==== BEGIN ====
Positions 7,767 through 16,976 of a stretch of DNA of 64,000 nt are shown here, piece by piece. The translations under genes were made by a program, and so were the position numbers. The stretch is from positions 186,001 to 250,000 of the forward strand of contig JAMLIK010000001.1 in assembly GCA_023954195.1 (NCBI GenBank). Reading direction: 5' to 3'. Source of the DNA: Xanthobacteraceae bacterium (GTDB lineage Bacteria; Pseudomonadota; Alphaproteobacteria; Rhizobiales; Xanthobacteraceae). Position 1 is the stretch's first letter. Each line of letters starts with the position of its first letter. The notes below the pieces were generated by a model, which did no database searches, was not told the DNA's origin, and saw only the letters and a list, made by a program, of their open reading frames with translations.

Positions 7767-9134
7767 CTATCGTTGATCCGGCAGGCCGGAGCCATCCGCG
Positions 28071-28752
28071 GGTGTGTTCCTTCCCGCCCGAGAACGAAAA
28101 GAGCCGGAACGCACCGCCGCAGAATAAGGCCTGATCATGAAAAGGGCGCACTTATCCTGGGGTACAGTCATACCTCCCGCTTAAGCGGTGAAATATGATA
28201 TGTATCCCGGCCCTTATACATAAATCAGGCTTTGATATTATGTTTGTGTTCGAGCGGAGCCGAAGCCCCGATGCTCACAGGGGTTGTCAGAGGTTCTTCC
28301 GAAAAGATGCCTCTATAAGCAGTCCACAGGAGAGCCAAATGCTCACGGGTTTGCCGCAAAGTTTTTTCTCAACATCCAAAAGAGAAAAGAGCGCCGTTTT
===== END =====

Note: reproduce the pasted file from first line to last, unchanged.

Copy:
Positions 7,767 through 16,976 of a stretch of DNA of 64,000 nt are shown here, piece by piece. The translations under genes were made by a program, and so were the position numbers. The stretch is from positions 186,001 to 250,000 of the forward strand of contig JAMLIK010000001.1 in assembly GCA_023954195.1 (NCBI GenBank). Reading direction: 5' to 3'. Source of the DNA: Xanthobacteraceae bacterium (GTDB lineage Bacteria; Pseudomonadota; Alphaproteobacteria; Rhizobiales; Xanthobacteraceae). Position 1 is the stretch's first letter. Each line of letters starts with the position of its first letter. The notes below the pieces were generated by a model, which did no database searches, was not told the DNA's origin, and saw only the letters and a list, made by a program, of their open reading frames with translations.

Positions 7767-9134
7767 CTATCGTTGATCCGGCAGGCCGGAGCCATCCGCG
Positions 28071-28752
28071 GGTGTGTTCCTTCCCGCCCGAGAACGAAAA
28101 GAGCCGGAACGCACCGCCGCAGAATAAGGCCTGATCATGAAAAGGGCGCACTTATCCTGGGGTACAGTCATACCTCCCGCTTAAGCGGTGAAATATGATA
28201 TGTATCCCGGCCCTTATACATAAATCAGGCTTTGATATTATGTTTGTGTTCGAGCGGAGCCGAAGCCCCGATGCTCACAGGGGTTGTCAGAGGTTCTTCC
28301 GAAAAGATGCCTCTATAAGCAGTCCACAGGAGAGCCAAATGCTCACGGGTTTGCCGCAAAGTTTTTTCTCAACATCCAAAAGAGAAAAGAGCGCCGTTTT